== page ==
Sunday, April 01, 2007

Definition of Hereditary Spherocytosis

Yep, it's official: mom passed it on to baby.

Hereditary spherocytosis: A genetic disorder of the red blood cell membrane clinically characterized by anemia (Kirsten's entire life), jaundice (yellowing) (Amelia had this at birth) and splenomegaly (enlargement of the spleen) (Kirsten had an ultrasound last month confirming an enlarged spleen).

In HS the red cells are smaller, rounder, and more fragile than normal. The red cells have a spherical rather than the biconcave-disk shape of the normal red cell. These rotund red cells (spherocytes) are osmotically fragile and less flexible than normal red cells and tend to get trapped in narrow blood passages, particularly in the spleen, and there they break up (hemolyze) leading to hemolytic anemia.

The clogging of the spleen with red cells almost invariably causes splenomegaly. The breakup of the red cells releases hemoglobin and the heme part gives rise to bilirubin, the pigment of jaundice. The excess bilirubin leads to the formation of gallstones, even in childhood, There is also often iron overload due to the excess destruction of iron-rich red cells.

Hereditary spherocytosis is most common in people of northern European ancestry. It often shows up in infancy or early childhood, causing anemia and jaundice. The bone marrow has to work extra hard to make more red cells. So, if in the course of an ordinary viral illness, the bone marrow stops making red cells, the anemia can quickly become profound. This is termed an aplastic crisis.

Laboratory studies show evidence not only of many spherocytes but also increased numbers of reticulocytes (young red blood cells), hyperbilirubinemia (increased blood levels of the jaundice pigment bilirubin due to the breakup of the red cells) and increased osmotic fragility of the red cells.

HS is due to a deficiency of a protein called ankyrin. Ankyrins are cell membrane proteins (thought to interconnect integral proteins with the spectrin-based membrane skeleton.) The ankyrin of red blood cells (erythrocytic ankyrin) is called ankyrin-R or ankyrin-1. It is represented by the symbol ANK1.

The HS gene, that for ANK1, has been mapped to chromosome 8 and, specifically, to chromosome band 8p11.2. HS is inherited as a dominant trait so, if a person with HS reproduces, their child (irrespective of whether it is a boy or girl) has a 50:50 chance to have HS (At least Amelia got Gene's blue eyes).

The treatment of hereditary spherocytosis is to remove the spleen (splenectomy). Although the red cell defect persists, the breakup of the red cells (hemolysis) ceases. Splenectomy, however, is a hazard in young children. Young children without a spleen are at increased risk for overwhelming sepsis (bloodstream infection), particularly with the pneumococcus bacteria. Splenectomy is therefore usually postponed if possible until the age of 3 years. Before having a splenectomy, anyone with HS should have the pneumococcal vaccine. Persons with HS (or another cause of brisk ongoing hemolysis) should take supplemental folic acid.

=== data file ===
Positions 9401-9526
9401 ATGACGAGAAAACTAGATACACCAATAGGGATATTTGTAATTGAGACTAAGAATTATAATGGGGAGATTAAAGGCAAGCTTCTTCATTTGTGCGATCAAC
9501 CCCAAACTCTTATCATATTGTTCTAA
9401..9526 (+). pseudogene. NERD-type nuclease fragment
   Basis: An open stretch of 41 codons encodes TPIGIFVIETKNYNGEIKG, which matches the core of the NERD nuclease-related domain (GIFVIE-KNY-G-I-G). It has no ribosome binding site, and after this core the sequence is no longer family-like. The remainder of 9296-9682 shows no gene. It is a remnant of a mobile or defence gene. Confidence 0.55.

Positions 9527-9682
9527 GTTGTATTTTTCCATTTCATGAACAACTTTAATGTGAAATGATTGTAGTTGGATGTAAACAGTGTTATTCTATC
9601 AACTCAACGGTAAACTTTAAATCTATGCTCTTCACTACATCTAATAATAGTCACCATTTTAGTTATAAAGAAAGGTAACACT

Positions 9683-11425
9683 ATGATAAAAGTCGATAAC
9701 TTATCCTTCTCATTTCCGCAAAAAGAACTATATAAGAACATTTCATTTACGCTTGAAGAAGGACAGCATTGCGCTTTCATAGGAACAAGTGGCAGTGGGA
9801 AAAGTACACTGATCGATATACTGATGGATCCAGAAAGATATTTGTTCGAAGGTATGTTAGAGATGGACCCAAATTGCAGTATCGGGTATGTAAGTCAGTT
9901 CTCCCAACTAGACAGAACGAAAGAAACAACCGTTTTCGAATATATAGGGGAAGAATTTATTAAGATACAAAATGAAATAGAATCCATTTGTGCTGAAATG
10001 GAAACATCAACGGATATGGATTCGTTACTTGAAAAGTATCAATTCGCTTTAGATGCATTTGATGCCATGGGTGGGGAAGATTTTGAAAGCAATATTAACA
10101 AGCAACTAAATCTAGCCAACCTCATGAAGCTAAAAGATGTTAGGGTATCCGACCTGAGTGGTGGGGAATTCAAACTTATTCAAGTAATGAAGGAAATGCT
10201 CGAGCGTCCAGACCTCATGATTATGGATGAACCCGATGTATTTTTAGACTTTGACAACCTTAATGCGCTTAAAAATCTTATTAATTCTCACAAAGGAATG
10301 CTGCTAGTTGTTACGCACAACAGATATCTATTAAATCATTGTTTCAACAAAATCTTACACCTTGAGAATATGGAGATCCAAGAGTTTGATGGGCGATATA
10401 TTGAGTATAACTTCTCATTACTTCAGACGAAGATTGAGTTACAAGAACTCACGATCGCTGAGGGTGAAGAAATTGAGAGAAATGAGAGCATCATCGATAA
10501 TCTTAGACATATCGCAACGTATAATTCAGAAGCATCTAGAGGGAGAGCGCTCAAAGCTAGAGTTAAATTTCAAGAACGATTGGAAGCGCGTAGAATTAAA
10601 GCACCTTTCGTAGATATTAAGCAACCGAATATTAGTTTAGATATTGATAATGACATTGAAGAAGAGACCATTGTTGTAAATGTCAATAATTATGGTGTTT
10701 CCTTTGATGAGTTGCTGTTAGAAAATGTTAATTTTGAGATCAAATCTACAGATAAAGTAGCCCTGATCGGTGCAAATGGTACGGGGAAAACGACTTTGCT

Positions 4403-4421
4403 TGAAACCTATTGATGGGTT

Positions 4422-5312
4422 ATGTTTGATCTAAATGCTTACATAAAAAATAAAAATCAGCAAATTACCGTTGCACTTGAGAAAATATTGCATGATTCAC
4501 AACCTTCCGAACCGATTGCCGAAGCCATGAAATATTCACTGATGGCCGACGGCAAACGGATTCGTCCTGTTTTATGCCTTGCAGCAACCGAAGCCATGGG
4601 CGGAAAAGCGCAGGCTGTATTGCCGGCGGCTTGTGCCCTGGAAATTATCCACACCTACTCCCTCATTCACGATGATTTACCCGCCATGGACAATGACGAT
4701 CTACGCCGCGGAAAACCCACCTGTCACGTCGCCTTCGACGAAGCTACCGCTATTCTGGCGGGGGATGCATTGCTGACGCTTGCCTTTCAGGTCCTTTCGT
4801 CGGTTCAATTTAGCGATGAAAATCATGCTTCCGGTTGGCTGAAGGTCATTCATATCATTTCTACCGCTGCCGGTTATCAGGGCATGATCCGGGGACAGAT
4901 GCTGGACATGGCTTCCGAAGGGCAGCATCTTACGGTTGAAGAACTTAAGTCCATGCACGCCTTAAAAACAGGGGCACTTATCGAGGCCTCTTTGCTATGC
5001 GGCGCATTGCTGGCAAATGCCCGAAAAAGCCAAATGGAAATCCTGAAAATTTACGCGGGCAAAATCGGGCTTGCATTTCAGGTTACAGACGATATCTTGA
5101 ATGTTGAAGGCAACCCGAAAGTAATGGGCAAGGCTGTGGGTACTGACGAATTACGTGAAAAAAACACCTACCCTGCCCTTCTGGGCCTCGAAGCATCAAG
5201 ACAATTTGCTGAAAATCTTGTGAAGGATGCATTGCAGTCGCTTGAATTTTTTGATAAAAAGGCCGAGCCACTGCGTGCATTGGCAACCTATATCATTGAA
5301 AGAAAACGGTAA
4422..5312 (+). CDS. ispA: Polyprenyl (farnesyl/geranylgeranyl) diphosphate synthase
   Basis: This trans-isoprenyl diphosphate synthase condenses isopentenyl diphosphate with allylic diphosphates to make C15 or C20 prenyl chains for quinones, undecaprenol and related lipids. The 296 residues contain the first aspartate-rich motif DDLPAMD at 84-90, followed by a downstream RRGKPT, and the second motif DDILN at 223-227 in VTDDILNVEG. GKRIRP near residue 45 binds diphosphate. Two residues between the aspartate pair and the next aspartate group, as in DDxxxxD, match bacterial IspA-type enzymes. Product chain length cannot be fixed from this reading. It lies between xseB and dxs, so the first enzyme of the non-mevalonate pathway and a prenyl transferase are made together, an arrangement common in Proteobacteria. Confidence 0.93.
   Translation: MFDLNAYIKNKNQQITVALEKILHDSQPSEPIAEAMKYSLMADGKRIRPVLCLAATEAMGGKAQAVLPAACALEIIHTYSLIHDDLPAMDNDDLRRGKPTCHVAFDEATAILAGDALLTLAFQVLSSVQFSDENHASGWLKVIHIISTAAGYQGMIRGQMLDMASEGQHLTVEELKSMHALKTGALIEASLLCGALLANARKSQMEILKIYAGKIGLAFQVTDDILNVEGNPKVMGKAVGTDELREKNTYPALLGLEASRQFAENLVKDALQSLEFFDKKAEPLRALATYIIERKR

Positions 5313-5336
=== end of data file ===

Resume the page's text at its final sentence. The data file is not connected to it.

The prognosis (outlook) after splenectomy is for a normal life and a normal life expectancy.


Oh well; I've lived up to this point undiagonosed. This way she'll have an explanation instead of all the mystery.


Regan said...

I agree, better to know. She is soooooo beautiful! Look out once they get the feel of standing up all they want to do is go go go!

Jody said...

I know this is a disease, but it is infinitely interesting. How amazing are our bodies? Thanks for sharing this with us; who knows...maybe someone reading will recognize the signs and be tested.

Your little girl is just as sweet as anything. She is growing so fast! Better get your track shoes ready!

ceytha B said...

So...what does this mean? Are you having surgery? Is Amelia having surgery? Are you both doing well? Are you bummed or relieved to know? Is there an association or support group? You're having an amazing life, there's no reason to think Amelia won't have one too? Right?

Gene & Kirsten said...

All is well with our health. No need for surgery at the moment and no reason to believe we will need any in the future.

Lisa said...

What a pretty girl Amelia is! Love when the blog is updated - love to hear how she is doing and watch her grow in her photos! Keep it up!!!! :)

Joanne Ward said...

Very interesting comments. It sounds like you have done a lot of research and are well informed. Now you can go about life. Amelia is so beautiful, you are going to have your hands full. You all look great, hopefully if you make it to Kodiak we can connect. Not sure we will be coming that way again this year. Enjoy your new family give her a hug for me. Take care.